Spread over nine weeks of the first semester, the students are formed into interdisciplinary groups and they embark on a project which will lead to the preliminary design and economic assessment of a small grid-connected hydroelectric project in Scotland. Students are taken from Electrical and Electronic, Mechanical, Civil and Architectural and Structural Engineering courses. They meet formally once every week at which time they are given salient details of the project and guidance in certain key aspects of a hydroelectric scheme.

As the project work develops, each group will be giving progress reports and indications of how their programme of work will be maintained. Much of the project will be in the hands of each group to ensure that all aspects are covered and investigated and that they are keeping abreast of their action plans. The project is made as real as possible so that accurate assessments are made and a realistic economic model developed.

The hydroelectric site is presented as an actual river from which the landowner wishes to develop income from a grid-connected run-of-river scheme. Each team must study hydrology and topography to locate intake and powerhouse. Working as an interactive group, equipment selection and optimisation is to be carried out together with civil designs, overall control scheme and grid / network connection. The final report will be as close as possible to a commercial feasibility study to the point at which a developer could approach funding agencies.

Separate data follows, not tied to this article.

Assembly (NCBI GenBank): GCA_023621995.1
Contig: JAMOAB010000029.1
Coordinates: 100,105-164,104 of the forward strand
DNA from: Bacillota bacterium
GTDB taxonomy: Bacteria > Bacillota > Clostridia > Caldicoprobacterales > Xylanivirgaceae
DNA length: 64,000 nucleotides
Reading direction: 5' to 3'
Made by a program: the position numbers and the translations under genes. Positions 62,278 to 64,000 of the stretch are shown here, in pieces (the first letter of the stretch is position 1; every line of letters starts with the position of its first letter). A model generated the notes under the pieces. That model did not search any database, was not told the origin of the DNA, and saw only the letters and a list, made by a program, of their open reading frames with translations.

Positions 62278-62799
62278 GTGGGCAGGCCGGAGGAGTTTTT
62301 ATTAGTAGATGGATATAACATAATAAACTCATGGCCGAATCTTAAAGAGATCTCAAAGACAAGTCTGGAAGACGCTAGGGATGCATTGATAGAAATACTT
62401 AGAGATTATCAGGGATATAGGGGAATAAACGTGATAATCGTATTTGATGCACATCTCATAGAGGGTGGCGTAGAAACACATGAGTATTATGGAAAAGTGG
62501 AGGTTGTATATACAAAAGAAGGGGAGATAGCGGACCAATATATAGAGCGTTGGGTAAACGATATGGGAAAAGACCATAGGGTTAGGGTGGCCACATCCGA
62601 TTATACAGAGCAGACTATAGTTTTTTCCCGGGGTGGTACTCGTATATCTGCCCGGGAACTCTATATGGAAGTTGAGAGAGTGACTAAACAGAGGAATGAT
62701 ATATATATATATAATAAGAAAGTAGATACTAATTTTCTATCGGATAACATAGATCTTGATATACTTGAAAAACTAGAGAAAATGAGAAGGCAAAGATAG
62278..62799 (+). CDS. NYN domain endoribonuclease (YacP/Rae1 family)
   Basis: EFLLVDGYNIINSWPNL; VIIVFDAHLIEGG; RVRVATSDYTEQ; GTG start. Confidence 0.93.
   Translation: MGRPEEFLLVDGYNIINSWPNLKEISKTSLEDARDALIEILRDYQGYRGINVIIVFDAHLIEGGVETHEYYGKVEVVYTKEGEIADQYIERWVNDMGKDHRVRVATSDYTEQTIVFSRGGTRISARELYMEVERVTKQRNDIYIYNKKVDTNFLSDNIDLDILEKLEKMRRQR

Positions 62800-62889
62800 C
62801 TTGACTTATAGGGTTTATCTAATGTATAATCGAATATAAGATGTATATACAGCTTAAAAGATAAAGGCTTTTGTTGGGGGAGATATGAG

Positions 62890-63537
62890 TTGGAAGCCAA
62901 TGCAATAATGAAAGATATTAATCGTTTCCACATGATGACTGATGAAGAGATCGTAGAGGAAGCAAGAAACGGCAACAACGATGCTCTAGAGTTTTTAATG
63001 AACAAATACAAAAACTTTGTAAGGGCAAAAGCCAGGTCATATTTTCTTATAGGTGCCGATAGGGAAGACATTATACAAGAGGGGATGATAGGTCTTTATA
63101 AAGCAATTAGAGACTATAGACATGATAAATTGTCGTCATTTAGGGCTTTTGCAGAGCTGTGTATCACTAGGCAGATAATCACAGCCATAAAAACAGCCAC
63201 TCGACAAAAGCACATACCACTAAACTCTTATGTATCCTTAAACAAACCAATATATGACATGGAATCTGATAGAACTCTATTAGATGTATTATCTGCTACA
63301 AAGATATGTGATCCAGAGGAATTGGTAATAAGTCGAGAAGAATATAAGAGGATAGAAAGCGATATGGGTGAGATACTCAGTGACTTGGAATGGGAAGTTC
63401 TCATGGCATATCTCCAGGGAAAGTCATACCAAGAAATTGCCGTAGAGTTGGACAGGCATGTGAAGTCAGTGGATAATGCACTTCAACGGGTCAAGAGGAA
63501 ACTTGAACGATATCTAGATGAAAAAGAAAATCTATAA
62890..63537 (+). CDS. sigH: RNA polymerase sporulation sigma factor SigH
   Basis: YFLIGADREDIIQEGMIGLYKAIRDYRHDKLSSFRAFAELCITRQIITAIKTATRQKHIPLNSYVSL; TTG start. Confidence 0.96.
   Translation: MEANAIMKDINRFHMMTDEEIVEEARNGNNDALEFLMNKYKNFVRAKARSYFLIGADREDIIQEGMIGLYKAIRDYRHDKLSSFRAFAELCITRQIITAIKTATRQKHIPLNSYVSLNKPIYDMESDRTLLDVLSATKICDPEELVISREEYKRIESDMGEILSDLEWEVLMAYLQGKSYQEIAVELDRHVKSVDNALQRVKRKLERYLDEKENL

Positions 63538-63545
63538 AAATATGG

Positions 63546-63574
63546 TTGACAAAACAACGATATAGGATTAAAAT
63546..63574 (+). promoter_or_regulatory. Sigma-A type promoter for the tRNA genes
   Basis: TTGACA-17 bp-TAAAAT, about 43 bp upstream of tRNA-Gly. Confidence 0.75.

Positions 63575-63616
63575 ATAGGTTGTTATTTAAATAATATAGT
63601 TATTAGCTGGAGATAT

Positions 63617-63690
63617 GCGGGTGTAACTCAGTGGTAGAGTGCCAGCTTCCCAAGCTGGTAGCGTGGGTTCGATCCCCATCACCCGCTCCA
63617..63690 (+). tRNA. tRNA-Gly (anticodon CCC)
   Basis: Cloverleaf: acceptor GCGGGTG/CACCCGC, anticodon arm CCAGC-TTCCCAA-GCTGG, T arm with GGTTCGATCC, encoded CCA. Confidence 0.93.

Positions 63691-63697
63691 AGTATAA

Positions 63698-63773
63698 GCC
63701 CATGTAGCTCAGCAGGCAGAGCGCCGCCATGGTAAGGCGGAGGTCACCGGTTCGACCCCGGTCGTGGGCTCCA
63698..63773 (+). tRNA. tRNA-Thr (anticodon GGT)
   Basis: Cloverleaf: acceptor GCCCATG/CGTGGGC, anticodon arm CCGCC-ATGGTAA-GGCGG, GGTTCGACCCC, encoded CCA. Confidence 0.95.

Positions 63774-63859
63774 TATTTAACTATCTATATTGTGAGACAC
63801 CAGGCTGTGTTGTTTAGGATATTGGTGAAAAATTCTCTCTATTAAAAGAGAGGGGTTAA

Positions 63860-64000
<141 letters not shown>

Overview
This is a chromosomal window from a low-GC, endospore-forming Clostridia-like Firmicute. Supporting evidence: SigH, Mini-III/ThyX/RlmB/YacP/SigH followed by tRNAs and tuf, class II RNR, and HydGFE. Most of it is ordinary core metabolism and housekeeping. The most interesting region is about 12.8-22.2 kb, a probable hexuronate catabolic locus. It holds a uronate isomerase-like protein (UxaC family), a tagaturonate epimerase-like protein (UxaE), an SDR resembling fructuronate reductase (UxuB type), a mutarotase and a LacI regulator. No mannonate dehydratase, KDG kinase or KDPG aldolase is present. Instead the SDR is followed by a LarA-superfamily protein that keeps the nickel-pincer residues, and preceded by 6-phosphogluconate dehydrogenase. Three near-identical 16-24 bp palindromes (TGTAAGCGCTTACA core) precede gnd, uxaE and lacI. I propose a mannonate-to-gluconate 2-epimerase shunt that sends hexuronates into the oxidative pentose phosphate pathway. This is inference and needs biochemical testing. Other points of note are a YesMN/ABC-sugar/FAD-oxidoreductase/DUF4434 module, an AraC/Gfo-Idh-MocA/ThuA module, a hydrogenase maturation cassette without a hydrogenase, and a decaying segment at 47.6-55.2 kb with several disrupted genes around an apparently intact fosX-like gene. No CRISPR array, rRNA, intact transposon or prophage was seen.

The Royal Academy of Engineering has been developing its links with universities throughout the United Kingdom on this type of initiative for the past fifteen years. It is their ‘Visiting Professors’ programme which is supporting this project at the University of Edinburgh in the first year of a new phase. Two pilot projects are being offered at Edinburgh this year, one of which is the hydro power design project and the other covers water treatment. The main requirement is that the projects are inter-disciplinary which, although creating immense timetabling challenges, ensures that students become aware of and experience the importance of working closely with other specialist engineers on major engineering projects.

The Visiting Professor for the hydro power project is British Hydropower Association Council Member, David Williams, who works in collaboration with Dr Ewen Macpherson, Dr Gareth Harrison and other members of the School of Engineering & Electronics at the University of Edinburgh. For further information, contact David Williams via email: dawilliams46@supanet.com